When I reached Union Square at midnight on Friday, I’d been playing Pokémon Gofor just shy of six hours. Young people tend to cover the park’s grounds facing 14th street, entertaining each other in a variety of ways, but on Friday night, Nintendo’s new franchisee dominated their distraction. I came within earshot of a couple playing together and heard the woman say, “Oh, there’s the snake.”
I thought she meant she’d seen an Ekans, the Pokémon snake, but a few minutes later I passed a guy showing off his albino python. It had been a real snake. At that point, bringing an albino python out so girls will stroke your pet reptile felt less authentic than gathering to look for digital critters.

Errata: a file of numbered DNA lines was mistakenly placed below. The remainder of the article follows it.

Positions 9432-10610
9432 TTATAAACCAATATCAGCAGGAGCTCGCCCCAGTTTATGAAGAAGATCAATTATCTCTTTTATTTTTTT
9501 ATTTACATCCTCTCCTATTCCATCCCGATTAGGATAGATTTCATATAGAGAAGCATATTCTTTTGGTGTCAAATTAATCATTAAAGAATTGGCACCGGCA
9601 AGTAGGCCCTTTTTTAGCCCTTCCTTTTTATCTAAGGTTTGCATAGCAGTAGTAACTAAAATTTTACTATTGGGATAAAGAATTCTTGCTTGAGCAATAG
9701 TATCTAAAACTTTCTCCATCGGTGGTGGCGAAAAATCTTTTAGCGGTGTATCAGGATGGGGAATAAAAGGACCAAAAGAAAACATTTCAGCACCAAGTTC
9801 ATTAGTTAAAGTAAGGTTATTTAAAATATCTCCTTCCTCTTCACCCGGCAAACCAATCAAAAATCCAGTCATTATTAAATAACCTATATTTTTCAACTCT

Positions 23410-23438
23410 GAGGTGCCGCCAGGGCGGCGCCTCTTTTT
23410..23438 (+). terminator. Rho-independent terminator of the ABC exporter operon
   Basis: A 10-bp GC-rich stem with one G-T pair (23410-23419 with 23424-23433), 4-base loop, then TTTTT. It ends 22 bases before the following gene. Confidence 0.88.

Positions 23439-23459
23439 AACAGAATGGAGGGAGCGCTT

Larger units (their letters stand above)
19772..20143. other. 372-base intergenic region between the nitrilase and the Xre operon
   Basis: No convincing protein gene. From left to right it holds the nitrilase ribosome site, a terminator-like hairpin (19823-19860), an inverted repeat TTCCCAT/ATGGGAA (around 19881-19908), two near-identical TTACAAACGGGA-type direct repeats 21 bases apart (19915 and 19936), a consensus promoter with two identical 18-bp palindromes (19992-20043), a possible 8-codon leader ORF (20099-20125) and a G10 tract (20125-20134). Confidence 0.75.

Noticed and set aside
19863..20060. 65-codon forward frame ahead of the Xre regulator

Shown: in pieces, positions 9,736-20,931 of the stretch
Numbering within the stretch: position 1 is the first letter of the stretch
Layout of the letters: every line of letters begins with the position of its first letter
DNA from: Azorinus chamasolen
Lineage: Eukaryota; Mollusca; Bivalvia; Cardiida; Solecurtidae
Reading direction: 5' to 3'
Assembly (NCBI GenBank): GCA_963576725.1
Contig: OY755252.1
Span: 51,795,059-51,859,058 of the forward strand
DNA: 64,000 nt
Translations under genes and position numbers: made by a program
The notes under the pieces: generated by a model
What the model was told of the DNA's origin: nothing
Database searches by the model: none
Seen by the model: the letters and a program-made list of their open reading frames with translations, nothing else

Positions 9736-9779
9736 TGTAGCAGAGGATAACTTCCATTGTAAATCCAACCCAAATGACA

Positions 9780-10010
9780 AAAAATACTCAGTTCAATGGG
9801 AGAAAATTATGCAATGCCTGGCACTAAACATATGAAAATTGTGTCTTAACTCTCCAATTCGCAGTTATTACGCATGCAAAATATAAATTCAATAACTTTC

That hunt held the attention of six players I sat down next to on some of the square’s steps. They were showing each other their phones, talking about the game and laughing together. Then a couple in the group stood up to leave. The guy high-fived one girl that remained and said, “Goodbye Team Mystic. Goodbye, everybody else.” The couple hadn’t come out with the other four, and once I got a look at them I could see that they were probably almost ten years older than the rest. For a little bit, the game had made them a loose group.
I walked seven miles of Manhattan streets that night, beginning in the Financial District and wrapping up at Columbus Circle, at 2:30 a.m. For players, Pokémon Go has made some of the strangers in public places a little less strange. Serious players disable the augmented reality that has caused so much talk, in order to preserve battery life. Yet the game changes the real world without it; Pokémon Goadds an acknowledgement layer to public spaces, because people playing become just a little more likely to speak to others.